Dale Carnegie on what makes us happy

Whether we are having a good time or a bad time, most of the time we assume that it depends on external factors. However, it is not the circumstances that make us happy or unhappy, but what we think about them.

"It's not what you have or who you are or where you are or what you do that makes you happy or unhappy. It's what you think about it."

- Dale Carnegie

So it is not the external circumstances that determine us, but it is the way we react to those circumstances. We should never be victims of circumstances, no matter how good or bad they are. How we react to them is always up to us.

Even though this quote sounds very stoic, it was not written by a stoic. Dale Carnegie was an American motivational speaker. During his career, he interviewed hundreds of people to better understand our drives and perceptions.

Among the people interviewed, all groups of people were represented, from housewives to veterans. This wide range of people interviewed makes for a very interesting cross-section of society at the time.

Especially in his book "How to Stop Worrying and Start Living." is about the human striving for a carefree life. In the course of the book, I personally noticed that there were people with much more difficult fates than mine, but who still found positive aspects in their lives.

I remember a story about a woman who was almost completely blind from birth who had an operation in which she gained 5% of her vision. With her newly acquired vision, she was able to see the soap bubbles for the first time while washing dishes; and in particular, perceive the different colors of them. I for one never found it enjoyable to wash dishes, don't find it too intoxicating even nowadays. The realization that you can feel pleasure in something as mundane as watching the soap bubbles wash away opened my eyes.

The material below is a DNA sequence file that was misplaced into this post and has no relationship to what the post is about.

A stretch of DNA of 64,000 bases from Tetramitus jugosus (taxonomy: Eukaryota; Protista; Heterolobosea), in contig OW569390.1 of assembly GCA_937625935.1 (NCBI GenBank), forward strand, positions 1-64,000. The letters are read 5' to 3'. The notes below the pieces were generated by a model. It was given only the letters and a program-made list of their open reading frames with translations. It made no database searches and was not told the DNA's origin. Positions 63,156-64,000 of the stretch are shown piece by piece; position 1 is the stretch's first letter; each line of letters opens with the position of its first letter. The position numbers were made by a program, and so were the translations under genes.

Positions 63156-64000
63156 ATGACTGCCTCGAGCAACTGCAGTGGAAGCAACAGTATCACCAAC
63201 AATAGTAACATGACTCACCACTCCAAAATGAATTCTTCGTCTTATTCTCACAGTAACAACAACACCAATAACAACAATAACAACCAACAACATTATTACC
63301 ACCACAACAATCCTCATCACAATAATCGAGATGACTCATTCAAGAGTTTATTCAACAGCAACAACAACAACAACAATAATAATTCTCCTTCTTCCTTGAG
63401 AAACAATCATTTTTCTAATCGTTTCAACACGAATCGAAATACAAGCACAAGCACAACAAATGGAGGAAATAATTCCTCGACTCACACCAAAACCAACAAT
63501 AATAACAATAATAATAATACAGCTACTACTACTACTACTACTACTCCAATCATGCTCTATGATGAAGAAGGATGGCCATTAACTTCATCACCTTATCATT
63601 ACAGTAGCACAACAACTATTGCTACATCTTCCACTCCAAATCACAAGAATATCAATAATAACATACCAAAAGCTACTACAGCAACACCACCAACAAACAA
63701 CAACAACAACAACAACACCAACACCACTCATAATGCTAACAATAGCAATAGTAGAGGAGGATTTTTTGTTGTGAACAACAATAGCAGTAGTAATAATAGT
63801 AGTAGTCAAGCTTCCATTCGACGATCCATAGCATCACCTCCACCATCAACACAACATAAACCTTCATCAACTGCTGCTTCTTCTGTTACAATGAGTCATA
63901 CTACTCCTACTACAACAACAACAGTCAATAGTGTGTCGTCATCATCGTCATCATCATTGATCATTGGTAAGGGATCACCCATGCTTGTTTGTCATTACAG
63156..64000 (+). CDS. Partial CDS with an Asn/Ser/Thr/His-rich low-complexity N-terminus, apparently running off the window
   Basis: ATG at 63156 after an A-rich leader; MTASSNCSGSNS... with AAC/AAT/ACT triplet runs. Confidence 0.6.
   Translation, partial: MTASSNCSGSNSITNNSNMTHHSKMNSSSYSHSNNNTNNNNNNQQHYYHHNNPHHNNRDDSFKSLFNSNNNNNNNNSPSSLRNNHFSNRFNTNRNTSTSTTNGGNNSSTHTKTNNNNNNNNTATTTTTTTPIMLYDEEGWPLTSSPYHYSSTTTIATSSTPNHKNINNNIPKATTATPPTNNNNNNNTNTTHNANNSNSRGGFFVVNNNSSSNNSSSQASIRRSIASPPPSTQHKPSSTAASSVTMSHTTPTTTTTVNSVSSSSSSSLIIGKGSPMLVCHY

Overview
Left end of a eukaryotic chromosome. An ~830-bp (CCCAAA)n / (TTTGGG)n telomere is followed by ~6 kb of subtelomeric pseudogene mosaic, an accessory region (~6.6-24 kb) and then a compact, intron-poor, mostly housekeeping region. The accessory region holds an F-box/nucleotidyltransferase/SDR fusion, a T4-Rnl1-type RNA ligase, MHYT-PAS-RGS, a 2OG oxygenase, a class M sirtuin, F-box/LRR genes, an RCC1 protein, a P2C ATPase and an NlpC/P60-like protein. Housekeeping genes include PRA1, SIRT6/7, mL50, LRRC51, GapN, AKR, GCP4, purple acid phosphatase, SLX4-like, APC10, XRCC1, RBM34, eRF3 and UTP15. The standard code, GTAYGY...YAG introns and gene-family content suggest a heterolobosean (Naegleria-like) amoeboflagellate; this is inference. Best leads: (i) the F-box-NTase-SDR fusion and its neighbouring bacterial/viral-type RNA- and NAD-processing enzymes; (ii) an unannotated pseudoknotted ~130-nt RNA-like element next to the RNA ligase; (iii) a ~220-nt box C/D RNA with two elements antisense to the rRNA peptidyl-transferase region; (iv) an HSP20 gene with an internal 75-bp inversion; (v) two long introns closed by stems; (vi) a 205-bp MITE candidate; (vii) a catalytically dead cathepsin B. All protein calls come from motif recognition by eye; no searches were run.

Even the ancient Stoa found out that it is not the external circumstances, but how we react to them. We as humans have only limited influence on what happens around us. What we do have influence over, however, is how we react to it. Of course, there are situations in which we find it easier to be cheerful or happy about. And also there are situations where we react more easily annoyed, angry or sad. But our reaction should not depend on the circumstances, but on how we choose to react.

Just the other day, I accidentally spilled hot gravy all over my stomach and forearms. Of course, one could have been angry or pissed off at the first moment. This would only not change the circumstances and possibly affect the further approach. Therefore, I first took a breath and then hurriedly went into the shower, where I rinsed off the sauce residue with cold water and cooled the slight burn.

I know it is not always easy to react rationally to difficult situations, but it is possible. It requires some training, I myself would claim that it does not work even in 50% of the cases. However, it is a steady process where every success is satisfying.

Viktor Frankl, an Austrian neurologist and psychiatrist, made a similar observation. Frankl was an inmate at Auschwitz and other concentration camps because of the atrocities committed by the Germans against the Jews. Viktor Frankl observed during his time as an inmate that although the external circumstances represented hell on earth, the other fellow inmates nevertheless joked from time to time, that they showed charity and did not use elbows to ensure their sole survival.

If you are more interested in the observations and life of Viktor Frankl I recommend "Man's Search for Meaning" to German "... still say yes to life." to read.

For my part, I think to myself that if people can still find some joy in their lives under such circumstances, then with my privileges of the 21st century I hardly have the right to complain about anything seriously. However, with this I do not want to say that there are no more grievances nowadays. Obviously, they still exist. Rather, I am saying that we often puff up minor infelicities and turn them into problems.

It is important to learn to react to events of any kind as we think best and not be guided by our instinctive drives.

Just pin it and never forget it again 🙂

Yes, it can be annoying to have dropped a glass. However, hitting the kitchen counter in the heat of the moment and now also having pain in the hand does not help us. Yes, it can be annoying if we get a bad grade at school. But insulting the teacher doesn't help the grade either. A fall with the bicycle is also not something you strive for. But throwing the bike into a bush after the fall won't make the abrasions heal any faster.

Often it can help to take a breath first and then plan the next step.

I hope with this article I could show you, that it is not what you have or who you are or where you are or what you do that makes you happy or unhappy. But that it is what you think about it.

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